Fact: Twenty-five percent of new residential construction and home sales annually in the U.S. are manufactured homes. One reason: this is the lowest cost stand-alone residence available. According to the Manufacturing Housing Institute, you can purchase a brand-new manufactured home for an average price of $70,600 (not including land). And manufactured homes are losing their stigma thanks to the new design options – in other words, mobile homes have lost their boxy look.

There are a few drawbacks, of course. One is that many communities do not allow manufactured homes (the old stigma rearing its ugly head) and another is potentially costly insurance. This is thanks to the perceived risks to manufactured homes.

Insurance costs are based primarily on exposure to risk, and statistically, according to insurers, manufactured homes are the riskiest types of homes. Take weather damage, for example. Manufactured homes are less able to sustain high wind because they’re lighter than stick-built homes and easier to blow over. And while manufactured homes are not more likely to catch fire, they are more likely to suffer damage from frozen pipes because the walls are often not as well insulated. Note: In high wind areas, many manufactured homes can be placed on permanent foundations and install foundation tie downs to reduce the risk of wind damage. Frozen pipes can be protected by installing additional insulation under the home and around the pipes.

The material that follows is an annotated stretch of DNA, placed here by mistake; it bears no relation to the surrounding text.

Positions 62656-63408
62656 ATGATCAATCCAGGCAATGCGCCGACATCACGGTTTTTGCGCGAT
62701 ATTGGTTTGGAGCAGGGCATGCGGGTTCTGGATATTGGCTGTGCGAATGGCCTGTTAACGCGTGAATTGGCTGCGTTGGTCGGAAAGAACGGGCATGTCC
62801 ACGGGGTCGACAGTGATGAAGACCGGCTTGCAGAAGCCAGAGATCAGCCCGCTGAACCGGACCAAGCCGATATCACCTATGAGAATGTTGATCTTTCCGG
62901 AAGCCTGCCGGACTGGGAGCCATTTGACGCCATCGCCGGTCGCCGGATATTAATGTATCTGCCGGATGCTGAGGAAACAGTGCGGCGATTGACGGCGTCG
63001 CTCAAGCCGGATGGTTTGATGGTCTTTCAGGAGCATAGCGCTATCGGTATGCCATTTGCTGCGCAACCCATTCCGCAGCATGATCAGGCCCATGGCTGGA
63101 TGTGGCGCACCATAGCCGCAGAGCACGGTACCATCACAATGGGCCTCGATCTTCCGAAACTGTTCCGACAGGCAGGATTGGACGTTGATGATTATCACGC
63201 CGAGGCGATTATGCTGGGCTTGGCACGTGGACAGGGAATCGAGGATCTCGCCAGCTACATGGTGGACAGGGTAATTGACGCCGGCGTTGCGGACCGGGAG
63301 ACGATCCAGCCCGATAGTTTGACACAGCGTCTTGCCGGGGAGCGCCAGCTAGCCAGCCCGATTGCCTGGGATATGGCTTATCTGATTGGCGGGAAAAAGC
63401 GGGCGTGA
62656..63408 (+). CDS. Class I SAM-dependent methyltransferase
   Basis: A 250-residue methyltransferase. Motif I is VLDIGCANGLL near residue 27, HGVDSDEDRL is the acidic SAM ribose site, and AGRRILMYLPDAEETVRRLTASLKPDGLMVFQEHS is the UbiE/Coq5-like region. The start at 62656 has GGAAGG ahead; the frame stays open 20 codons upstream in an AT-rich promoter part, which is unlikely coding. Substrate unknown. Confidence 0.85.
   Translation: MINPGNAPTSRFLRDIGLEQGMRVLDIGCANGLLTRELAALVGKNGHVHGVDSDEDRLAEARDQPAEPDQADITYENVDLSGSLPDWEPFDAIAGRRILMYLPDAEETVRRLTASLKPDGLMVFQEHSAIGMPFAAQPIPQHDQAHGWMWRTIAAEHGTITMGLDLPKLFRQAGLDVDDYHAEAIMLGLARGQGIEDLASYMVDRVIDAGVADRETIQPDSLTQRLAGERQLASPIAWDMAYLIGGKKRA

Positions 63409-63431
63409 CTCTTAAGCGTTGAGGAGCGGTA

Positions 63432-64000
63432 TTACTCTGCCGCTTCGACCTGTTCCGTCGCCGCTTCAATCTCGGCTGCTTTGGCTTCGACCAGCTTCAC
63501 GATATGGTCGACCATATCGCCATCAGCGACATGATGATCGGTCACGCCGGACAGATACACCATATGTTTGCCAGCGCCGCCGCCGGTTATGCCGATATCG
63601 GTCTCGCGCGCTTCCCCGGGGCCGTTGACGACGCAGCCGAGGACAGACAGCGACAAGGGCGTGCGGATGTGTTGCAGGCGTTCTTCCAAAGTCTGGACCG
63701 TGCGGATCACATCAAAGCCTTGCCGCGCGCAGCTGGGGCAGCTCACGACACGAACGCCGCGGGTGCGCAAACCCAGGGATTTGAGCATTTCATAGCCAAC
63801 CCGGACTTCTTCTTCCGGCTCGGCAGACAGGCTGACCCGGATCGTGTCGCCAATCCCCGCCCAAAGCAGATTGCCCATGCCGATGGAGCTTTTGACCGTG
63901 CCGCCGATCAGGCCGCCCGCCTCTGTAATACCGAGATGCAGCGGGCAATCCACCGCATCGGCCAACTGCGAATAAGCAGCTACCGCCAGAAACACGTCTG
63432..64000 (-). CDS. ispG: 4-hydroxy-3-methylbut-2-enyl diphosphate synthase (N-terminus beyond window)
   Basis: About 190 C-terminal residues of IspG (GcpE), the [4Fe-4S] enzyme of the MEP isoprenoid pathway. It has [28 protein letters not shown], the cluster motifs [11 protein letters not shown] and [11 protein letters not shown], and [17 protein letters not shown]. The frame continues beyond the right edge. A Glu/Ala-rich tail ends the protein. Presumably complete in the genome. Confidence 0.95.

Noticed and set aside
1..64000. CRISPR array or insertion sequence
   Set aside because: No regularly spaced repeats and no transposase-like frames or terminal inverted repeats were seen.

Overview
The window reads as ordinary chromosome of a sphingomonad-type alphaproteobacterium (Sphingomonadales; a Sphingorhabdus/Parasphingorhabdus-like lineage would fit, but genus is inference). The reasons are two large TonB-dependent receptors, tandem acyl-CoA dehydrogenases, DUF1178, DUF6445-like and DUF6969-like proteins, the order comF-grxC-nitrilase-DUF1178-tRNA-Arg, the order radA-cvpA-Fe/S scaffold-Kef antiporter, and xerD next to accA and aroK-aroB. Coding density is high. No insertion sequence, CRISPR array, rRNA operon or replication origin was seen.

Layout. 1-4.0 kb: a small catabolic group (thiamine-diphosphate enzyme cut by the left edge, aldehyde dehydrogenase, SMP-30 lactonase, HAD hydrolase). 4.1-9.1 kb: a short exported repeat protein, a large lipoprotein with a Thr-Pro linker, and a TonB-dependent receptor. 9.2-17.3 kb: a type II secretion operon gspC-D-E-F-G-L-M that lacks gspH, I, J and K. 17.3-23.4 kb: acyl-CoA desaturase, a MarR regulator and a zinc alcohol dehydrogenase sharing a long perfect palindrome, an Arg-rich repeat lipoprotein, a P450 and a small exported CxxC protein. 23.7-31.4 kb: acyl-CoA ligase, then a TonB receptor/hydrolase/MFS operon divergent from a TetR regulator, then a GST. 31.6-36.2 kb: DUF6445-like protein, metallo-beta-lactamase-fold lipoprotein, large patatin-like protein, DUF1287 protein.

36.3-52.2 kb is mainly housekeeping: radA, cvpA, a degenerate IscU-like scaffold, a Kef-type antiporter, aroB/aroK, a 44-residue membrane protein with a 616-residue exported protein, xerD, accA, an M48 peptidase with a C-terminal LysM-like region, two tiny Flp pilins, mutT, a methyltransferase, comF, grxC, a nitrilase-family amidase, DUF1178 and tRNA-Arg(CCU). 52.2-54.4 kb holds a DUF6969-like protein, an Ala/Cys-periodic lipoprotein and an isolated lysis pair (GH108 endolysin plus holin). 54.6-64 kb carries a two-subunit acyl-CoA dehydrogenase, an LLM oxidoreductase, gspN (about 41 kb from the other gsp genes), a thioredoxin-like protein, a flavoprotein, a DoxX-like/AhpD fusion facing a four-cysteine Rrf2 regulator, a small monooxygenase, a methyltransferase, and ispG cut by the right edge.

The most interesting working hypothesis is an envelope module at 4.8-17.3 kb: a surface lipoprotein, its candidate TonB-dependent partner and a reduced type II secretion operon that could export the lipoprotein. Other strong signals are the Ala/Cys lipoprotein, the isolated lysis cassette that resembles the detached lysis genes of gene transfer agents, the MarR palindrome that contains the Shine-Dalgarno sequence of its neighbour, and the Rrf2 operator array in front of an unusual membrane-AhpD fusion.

Financing Manufactured Homes - most Banks and Mortgage Companies offer traditional 30 year (or less) home mortgage financing available for existing manufactured homes on land purchases.  However, if you are looking to finance a new manufactured home that you plan on placing in a trailer park you may have the option of financing a manufactured Home as personal property.  For those wanting to place a new manufactured home on a lot, choosing a land- and-home finance package may be the way to go.

One word of caution when considering a purchase of older manufactured homes (15 years or older) or a manufactured home that has been moved more than once.  You may have problems finding a mortgage for this type of home.  If the manufactured home falls into this category be sure to consult your Realtor or mortgage professional to find out your options before making an offer. 

Modular Home

And now for a look at the new kid on the block, modular housing. Most people have a hazy-at-best idea of modular homes – are they made of molded plastic? Are the rooms ultra-modern pods, or what? No, and no. Once built, they are virtually indistinguishable from traditional site-built homes.